Because of such symptoms, we may also need accommodations to help us screen out environmental stimuli. For some of us, it can be challenging to block out sounds, sights, or odors that can interfere with our ability to focus on tasks. Some of us may even experience temporary or a long-lasting limited ability to tolerate noise and crowds. Some symptoms also contribute to difficulties sustaining concentration, restlessness, shortened attention spans, distraction, and difficulty understanding or remembering verbal directions. Such functional limitations can make it harder to handle time pressures and multiple tasks, and for some, our ability to tolerate interruptions may be limited and or fluctuate. Symptoms can also impact our ability to interact with others as some of us may find it difficult to get along with others, have difficulty interpreting and reading social cues. Because of past or perceived experiences, we may have problems dealing with authority figures, responding to negative feedback, difficulty understanding, and correctly interpreting criticism. Responding to change can also be difficult, especially as we try and cope with unexpected changes in our lives.
However, because the majority of people have historically developed their psychiatric disabilities in early and later adulthood, most people are not aware of their protected legal status nor the types of accommodations that they may need and are entitled under the law to request. Such accommodations can include safe spaces, peer services, cultural and ethnic-specific treatment options, and disability advocacy-because advocacy is actually part of wellness. Some folks don’t even know that they have a right for a second opinion on diagnosis and treatment options. And despite social stigma towards mental illnesses, most people with psychiatric disabilities don’t know that their psychiatric disability does not need to be cured or treated because there is nothing to cure or fix. In terms of forced treatment and institutionalization, the COVID-19 pandemic has made it so clear how many people in society who are engaging in public protest have more rights to endanger their lives and those of the general society than people with psychiatric disabilities who for no fault of their own cant even get the help they seek and want because of lack of disability accommodations. The right to fail, make mistakes, and be human has never been more apparent for all disabled people now as nondisabled individuals have put the lives of so many at-risk with deadly outcomes to them, their families, and others as they go out in groups not wearing masks and not following physical distancing requirements.
Many of us also have secondary medical disabilities associated with treatment options such as diabetes, heart conditions, weight gain, permanent vision & hearing impairments, strokes, renal and hormonal disorders, as well as a variety of cognitive impairments. For those of us who already have other types of disabilities (intellectual disabilities, cognitive and learning disabilities, vision impairments, deafness/ hard of hearing, wheelchair user, autoimmune disorders, etc.), this means that we frequently find ourselves having to assert our disability needs in a setting that not only struggles to provide the necessary ADA accommodations for our existing disabilities but also struggles to understand how to provide accommodations that meet my psychiatric disability needs. After years of taking psychotropic medications, the side effects of many of these medications have caused me to develop permanent hearing loss and vision impairments. This is something that my psychiatrist never told me it could happen. Now I have to utilize ASL, CART, and closed captions to understand what people say in person, on the phone, on TV, and remotely over the computer. The vision impairment has robbed me of my night vision, and I can’t drive or walk about safely when it’s dark at night.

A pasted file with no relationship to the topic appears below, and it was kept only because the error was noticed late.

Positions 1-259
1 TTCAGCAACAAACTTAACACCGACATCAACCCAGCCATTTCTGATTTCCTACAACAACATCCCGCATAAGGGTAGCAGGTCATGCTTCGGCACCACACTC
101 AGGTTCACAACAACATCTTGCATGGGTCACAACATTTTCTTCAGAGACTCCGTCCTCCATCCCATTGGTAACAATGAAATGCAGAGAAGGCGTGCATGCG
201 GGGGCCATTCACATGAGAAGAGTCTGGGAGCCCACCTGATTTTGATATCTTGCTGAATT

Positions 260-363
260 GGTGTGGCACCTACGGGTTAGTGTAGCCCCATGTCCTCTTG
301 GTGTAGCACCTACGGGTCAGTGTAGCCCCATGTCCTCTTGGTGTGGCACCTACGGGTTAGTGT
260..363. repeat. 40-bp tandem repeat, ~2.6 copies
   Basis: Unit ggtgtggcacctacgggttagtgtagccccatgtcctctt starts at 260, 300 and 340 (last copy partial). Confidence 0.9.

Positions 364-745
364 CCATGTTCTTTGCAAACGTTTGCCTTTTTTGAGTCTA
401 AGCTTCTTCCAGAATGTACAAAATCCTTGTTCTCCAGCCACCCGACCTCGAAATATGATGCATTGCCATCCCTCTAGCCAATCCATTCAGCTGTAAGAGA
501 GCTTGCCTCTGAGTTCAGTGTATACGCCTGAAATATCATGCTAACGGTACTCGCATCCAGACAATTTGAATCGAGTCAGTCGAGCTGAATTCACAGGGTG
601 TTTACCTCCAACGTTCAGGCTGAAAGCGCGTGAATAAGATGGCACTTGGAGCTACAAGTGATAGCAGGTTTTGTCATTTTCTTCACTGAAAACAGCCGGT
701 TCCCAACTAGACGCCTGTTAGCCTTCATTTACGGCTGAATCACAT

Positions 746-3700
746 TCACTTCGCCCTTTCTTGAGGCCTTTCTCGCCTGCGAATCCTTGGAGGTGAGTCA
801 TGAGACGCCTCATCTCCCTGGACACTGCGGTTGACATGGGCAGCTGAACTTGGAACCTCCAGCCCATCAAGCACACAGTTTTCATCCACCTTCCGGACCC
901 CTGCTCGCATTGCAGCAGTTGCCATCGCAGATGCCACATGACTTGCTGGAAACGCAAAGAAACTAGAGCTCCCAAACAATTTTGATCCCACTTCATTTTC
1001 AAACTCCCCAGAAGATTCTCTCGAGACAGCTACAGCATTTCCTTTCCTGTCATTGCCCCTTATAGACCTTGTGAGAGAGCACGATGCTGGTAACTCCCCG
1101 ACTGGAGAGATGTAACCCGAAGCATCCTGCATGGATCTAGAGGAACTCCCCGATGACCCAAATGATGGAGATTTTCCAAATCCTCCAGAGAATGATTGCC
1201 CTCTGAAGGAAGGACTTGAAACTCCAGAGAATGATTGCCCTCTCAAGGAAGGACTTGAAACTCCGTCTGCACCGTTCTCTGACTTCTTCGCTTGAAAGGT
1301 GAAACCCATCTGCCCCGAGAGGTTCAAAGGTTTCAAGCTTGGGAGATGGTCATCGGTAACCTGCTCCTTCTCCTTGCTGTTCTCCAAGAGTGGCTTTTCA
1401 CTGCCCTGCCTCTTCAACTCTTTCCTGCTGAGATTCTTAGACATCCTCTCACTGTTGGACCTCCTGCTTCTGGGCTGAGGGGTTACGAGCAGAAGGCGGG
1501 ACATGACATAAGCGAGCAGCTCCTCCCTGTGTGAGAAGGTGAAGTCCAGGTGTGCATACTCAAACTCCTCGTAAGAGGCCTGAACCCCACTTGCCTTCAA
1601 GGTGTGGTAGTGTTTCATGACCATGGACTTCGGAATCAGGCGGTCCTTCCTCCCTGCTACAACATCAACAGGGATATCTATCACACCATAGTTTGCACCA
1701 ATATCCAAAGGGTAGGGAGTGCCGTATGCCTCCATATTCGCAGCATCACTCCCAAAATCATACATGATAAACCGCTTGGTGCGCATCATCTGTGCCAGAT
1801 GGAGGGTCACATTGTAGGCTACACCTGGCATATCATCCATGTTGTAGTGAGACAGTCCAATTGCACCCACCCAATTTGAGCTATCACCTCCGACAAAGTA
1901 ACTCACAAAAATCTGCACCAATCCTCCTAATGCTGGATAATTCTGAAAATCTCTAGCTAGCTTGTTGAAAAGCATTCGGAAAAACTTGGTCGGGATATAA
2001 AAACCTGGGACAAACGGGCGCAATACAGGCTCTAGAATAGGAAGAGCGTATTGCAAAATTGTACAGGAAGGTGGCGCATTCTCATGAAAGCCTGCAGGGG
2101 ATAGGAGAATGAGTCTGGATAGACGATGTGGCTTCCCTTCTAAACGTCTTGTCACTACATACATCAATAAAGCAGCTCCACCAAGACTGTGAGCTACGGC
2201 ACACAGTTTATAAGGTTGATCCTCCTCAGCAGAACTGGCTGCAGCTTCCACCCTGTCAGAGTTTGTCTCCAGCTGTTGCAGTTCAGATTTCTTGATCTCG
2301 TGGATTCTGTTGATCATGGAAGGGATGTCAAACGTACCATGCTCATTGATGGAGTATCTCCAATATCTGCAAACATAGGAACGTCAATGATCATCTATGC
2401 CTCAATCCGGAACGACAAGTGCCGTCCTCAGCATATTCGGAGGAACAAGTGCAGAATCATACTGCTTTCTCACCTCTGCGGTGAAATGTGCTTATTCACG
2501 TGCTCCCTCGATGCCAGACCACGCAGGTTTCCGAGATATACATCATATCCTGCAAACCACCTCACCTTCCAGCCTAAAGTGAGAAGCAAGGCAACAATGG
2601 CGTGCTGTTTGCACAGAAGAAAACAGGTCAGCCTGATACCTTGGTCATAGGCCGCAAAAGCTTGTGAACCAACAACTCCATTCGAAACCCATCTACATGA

As we move forward with the 30th celebration of the ADA, there have to be intentional efforts to ensure that people with psychiatric disabilities are afforded our identity as people with disabilities AND the rights and protections under the ADA and other disability civil rights laws. As most Americans deal with the mental health trauma, grief, despair, and abuse that the COVID-19 pandemic has imposed an all of us we need to ensure that education about psychiatric disabilities is available in all education settings, workplaces, health care institutions, and as many places in society so that we all have the necessary disability education and knowledge to get the necessary disability accommodations to survive this pandemic and to be able to thrive with everyone else. A place where all people with psychiatric disabilities can have mindful employment and access to housing. Where nursing homes, jails, and prisons are no longer the new warehouses of disabled people. A place where people with psychiatric disabilities don’t have to find refuge out in the streets, homeless, unsheltered because it is safer out there when in a society where we are not afforded our basic human rights.
After years of fighting to assert my multiple disability identities, I have been able to harness the legal and civil rights of the ADA and was able to go back to school with the necessary accommodation and not only became the first person in my whole family to graduate from college but was able to go pass graduate school and finally obtained a terminal science degree with a Ph.D. in Neurochemistry. I live in my own home with my family. And just like everyone else, I am trying to survive this pandemic. But I was only able to do this because of the hard work and sacrifices that disabled advocates have done and continued to do even as you read this. That is the legacy of the ADA and the continuation of the unfinished work of many of my disabled peers.
Héctor M. Ramírez is a Chiricahua and Mexican person in Yaanga, Tongva-Los Angeles, California. He is an Autistic person with a psychiatric disability and is hard of hearing. He is a life long disability rights advocate focusing on the intersections that impact disabled people, families, and communities. He is a formerly institutionalized person and a consumer of the largest public mental health system in the country-Los Angeles County Department of Mental Health. He is the first openly gay person appointed to the Los Angeles County Mental Health Commission, a board member of Disability Rights California and the National Disability Rights Network.